Wow! Two posts in one week?!? Yes - it's true and it must be for a good reason and this surely is.
A few weeks back I was chilling at home with some knitting and Netflix (sometimes I lead a very old lady-like life... and love it!) when I scrolled upon a documentary that I hadn't heard of before called Project Wild Thing. The brief description about a guy declaring himself the "Marketing Director for Nature" caught my attention so I settled in to check it out.
The filmmaker, David Bond, wanted to figure out how to get kids (and their parents!) to detach from the screens and get outside in to nature. Fueled by the fact that his own children were turning in to "glassy-eyed zombies" he seeked out experts in a wide variety of fields searching for creative ways to make nature a bigger draw to children's attention than the screens.
I found this film to be extraordinary, quite funny and made me really think about my own screen addictions. I work at a desk Monday to Friday, own an iPhone and iPad and am plugged in to plenty of social media outlets, watching YouTube's funniest cats or Jimmy Fallon and can be found consistently scrolling through Instragram feeds. There has to be a better balance but it's certainly not as easy as a quick swipe of the screen to make changes in one's life... especially in the winter months of Calgary!
As it turns out the filmmaker/director, David Bond, and producer, Ashley Jones, are in Calgary this week for the Marda Loop Justice Film Festival!! They will be hosting the official Canadian premiere of Project Wild Thing on Saturday, November 22 at the River Park Church Auditorium at 3:25pm with a post-film panel discussion. If you can make it please do - this film really made me think and I truly believe it will change your thoughts on our screen addictions and what they are doing to us - especially the next generation. Otherwise, check it out the trailer below or watch it on Netflix. You will not be disappointed.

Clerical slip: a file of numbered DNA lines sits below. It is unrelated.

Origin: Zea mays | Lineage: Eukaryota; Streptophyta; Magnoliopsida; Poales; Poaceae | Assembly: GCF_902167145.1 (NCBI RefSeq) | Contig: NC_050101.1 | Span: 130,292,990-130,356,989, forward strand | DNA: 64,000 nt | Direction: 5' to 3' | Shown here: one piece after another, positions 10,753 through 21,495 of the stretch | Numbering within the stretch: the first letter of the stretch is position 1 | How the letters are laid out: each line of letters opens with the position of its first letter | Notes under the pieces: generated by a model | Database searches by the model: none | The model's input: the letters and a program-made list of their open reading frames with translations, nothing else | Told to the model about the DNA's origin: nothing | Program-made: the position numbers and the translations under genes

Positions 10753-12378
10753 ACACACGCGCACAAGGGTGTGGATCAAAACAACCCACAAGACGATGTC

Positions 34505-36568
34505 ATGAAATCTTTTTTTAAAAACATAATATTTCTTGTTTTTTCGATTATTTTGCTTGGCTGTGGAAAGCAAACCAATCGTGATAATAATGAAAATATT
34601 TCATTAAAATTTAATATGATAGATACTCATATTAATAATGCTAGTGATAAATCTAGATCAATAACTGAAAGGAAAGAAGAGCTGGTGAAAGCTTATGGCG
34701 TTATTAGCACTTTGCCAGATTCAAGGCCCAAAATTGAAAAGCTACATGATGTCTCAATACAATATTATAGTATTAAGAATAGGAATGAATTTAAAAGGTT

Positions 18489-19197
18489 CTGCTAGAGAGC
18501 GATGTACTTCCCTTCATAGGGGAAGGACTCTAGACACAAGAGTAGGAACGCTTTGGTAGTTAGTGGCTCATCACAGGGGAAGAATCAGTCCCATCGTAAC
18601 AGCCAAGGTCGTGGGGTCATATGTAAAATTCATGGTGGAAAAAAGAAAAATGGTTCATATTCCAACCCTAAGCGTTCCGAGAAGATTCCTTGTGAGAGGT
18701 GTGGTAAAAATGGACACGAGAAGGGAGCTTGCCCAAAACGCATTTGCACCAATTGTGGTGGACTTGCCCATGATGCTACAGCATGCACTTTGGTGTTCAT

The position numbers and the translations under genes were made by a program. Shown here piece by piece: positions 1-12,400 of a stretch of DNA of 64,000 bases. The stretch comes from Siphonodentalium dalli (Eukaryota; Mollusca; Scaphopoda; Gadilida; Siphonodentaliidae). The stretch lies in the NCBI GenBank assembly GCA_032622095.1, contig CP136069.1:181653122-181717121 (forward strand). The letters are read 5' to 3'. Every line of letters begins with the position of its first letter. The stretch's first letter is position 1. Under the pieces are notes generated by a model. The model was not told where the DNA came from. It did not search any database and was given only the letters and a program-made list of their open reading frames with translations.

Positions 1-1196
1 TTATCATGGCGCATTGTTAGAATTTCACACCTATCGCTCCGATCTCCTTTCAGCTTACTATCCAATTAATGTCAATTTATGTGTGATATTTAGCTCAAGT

I cannot recommend this documentary enough! Whether you have children or not this is worth the watch. Everybody can learn something about themselves and the world of conveniences we now find ourselves in here in the Western world.
On May 6, 2014, the life of an amazing Canadian writer ended. Farley Mowat was six days shy of his 93rd birthday when he passed away but with his scores of books and a seemingly endless array of environmental and social involvement throughout his well lived life it is clear his legacy will carry on for generations.
I had not read any of Farley's books when I was in school growing up so knew very little about him, his writings or environmentalism work. Since the news of his passing I have started to delve further in to Farley's world and I wanted to revisit a documentary I watched about a year ago.
Picked up from the Calgary Public Library the National Film Board film called Finding Farley is just over an hour long and tells the story of a family retracing the literary footsteps of Farley Mowat, starting in Canmore, AB all the way to Arviat, NT... by canoe! . The canoe not only carried the paddling expertise of the husband and wife team but also tagging along was their 2-year old son and the family dog. Amazing story and after watching it again last night I have been reignited by the adventure bug. Time to read more Mowat and get out on the land.
Do you have a favourite Farley Mowat book?